40. Recover an unsaved workbook. Excel will autosave your Excel workbooks (by default, every ten minutes). If you have not previously saved your workbook and then close the workbook by mistake or if your computer closes without the workbook being saved, you can recover the document. Go to File, Open, Recent Workbooks, Recover Unsaved Workbooks, and choose the file that was closed before it was saved.
41. Instantly create a PivotTable without learning about PivotTables. PivotTables are extremely useful tools, but if you have not yet had the chance to learn how to create one, Excel may be able to do all the work for you. Select the data to be included in the PivotTable, go to the Insert tab, Tables group, and select Recommended PivotTables. If there are enough data, Excel will give you some options of PivotTables to choose from.
42. Import a table from the web into Excel. You can import a table from the web into an Excel workbook. Go to the Data tab, Get & Transform Data group, and select From Web. Enter the URL of the webpage containing the table when prompted and click OK. Choose the desired table from the Navigator window and click Load.
43. New workbook shortcut. To open a new workbook, press Ctrl+N.
44. New worksheet shortcut. To create a new worksheet, press Shift+F11.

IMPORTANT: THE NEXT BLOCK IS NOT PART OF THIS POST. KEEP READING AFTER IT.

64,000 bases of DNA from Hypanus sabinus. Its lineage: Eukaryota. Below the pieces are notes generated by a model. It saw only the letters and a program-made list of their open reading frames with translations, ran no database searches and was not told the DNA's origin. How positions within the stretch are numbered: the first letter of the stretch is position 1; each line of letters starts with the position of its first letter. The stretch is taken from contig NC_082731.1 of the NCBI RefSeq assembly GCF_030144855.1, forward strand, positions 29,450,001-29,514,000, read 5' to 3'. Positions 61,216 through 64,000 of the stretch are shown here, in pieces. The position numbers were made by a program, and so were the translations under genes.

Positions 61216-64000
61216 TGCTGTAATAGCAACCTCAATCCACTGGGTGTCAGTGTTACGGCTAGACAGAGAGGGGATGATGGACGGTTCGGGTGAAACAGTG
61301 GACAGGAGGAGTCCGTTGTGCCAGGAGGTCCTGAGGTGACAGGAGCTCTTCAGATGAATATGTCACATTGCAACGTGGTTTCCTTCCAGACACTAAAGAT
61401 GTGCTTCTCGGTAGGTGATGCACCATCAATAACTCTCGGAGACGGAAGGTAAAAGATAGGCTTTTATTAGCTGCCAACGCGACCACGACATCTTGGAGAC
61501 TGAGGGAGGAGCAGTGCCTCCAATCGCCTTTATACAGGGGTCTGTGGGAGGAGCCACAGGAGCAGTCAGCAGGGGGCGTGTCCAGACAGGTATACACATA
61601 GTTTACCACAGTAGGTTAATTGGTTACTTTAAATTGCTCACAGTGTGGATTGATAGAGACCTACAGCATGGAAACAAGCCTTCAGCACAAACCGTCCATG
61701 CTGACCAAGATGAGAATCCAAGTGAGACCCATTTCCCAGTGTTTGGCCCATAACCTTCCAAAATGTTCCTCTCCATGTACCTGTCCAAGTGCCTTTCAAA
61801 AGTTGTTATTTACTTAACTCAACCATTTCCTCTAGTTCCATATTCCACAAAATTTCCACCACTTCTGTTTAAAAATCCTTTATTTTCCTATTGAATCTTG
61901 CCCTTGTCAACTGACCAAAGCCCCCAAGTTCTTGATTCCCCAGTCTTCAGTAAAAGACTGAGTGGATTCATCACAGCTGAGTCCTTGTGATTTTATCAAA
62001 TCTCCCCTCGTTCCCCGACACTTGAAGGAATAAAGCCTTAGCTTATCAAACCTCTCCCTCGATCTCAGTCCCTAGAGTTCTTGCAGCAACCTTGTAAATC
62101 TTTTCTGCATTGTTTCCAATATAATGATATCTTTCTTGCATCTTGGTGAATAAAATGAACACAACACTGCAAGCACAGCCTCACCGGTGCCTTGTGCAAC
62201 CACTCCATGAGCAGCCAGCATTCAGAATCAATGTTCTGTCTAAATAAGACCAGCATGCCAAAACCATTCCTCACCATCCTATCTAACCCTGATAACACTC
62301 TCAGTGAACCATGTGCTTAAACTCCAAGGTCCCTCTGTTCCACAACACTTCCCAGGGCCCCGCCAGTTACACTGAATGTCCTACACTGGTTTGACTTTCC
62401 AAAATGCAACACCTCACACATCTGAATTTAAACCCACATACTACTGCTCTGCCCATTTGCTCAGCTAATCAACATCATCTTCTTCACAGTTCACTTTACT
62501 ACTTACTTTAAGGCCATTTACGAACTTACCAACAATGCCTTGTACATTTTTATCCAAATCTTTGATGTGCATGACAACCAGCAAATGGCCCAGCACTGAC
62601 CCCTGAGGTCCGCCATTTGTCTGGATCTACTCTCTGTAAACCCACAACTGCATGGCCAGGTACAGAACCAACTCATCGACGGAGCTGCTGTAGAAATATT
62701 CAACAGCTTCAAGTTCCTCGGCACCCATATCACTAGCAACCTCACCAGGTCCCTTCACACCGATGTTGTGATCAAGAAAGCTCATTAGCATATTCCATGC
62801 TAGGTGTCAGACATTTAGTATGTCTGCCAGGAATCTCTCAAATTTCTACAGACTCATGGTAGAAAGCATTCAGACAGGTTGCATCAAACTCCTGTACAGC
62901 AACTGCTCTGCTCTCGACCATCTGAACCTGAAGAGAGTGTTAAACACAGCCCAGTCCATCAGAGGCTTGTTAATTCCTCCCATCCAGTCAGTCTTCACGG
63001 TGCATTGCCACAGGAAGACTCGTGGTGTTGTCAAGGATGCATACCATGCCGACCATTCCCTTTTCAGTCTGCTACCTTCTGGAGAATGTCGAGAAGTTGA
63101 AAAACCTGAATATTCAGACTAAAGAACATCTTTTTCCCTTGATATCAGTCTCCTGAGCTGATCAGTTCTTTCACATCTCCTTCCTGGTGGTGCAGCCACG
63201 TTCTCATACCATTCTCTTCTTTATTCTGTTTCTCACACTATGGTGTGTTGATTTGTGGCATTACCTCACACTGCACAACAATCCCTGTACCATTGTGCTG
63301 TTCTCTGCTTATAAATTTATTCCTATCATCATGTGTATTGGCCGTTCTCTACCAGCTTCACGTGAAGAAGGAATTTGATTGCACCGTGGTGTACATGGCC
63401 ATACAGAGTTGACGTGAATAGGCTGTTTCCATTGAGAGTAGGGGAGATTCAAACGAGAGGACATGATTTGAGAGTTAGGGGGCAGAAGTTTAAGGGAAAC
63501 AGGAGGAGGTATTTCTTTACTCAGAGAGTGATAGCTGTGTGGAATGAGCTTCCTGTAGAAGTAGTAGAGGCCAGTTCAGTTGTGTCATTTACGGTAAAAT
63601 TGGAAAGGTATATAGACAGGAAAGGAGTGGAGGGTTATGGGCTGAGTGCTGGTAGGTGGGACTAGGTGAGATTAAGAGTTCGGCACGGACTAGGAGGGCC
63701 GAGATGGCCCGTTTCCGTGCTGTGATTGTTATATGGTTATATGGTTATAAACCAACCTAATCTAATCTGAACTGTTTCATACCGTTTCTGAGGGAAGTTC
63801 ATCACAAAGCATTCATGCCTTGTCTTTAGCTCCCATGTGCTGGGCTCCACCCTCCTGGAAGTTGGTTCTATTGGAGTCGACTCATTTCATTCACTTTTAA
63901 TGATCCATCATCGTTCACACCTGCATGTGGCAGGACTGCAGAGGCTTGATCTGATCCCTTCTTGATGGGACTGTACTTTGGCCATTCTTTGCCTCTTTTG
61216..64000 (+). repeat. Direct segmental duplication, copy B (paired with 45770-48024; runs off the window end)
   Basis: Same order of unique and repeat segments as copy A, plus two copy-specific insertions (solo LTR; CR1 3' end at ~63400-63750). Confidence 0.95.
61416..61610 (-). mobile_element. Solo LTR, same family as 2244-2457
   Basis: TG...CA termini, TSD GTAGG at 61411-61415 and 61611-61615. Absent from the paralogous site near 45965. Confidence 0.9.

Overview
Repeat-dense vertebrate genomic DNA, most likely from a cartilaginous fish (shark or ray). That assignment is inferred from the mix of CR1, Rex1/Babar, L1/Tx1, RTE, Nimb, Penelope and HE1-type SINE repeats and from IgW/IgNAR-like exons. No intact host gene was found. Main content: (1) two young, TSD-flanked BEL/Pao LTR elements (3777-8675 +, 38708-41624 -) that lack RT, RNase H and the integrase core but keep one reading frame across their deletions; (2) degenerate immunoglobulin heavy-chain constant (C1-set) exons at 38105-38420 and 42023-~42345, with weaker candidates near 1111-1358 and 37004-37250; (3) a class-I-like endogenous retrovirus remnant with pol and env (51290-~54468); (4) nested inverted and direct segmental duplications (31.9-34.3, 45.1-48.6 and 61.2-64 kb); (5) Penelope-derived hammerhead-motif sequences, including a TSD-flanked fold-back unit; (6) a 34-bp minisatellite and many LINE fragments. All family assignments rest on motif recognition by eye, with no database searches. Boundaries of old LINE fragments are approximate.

45. Select all cells in a spreadsheet. To select all cells in an Excel worksheet, click the triangle to the top left of the spreadsheet located between column A and row 1.
46. Ensure your Excel workbook is accessible to people with certain disabilities. Various disabilities can cause a person to have difficulty comprehending certain content. Making content accessible is about improving characteristics of content that could otherwise limit a person's comprehension. Excel can check your Excel workbook for accessibility. Go to File, Info, Check for Issues, Check Accessibility. Excel will then provide the results, which can include errors, warnings, and/or tips, or confirmation that your content is accessible.
47. Repeat the last action. You can repeat the last action you did in Excel by pressing Ctrl+Y. This is a much more efficient way of doing something in Excel that needs to be done repeatedly.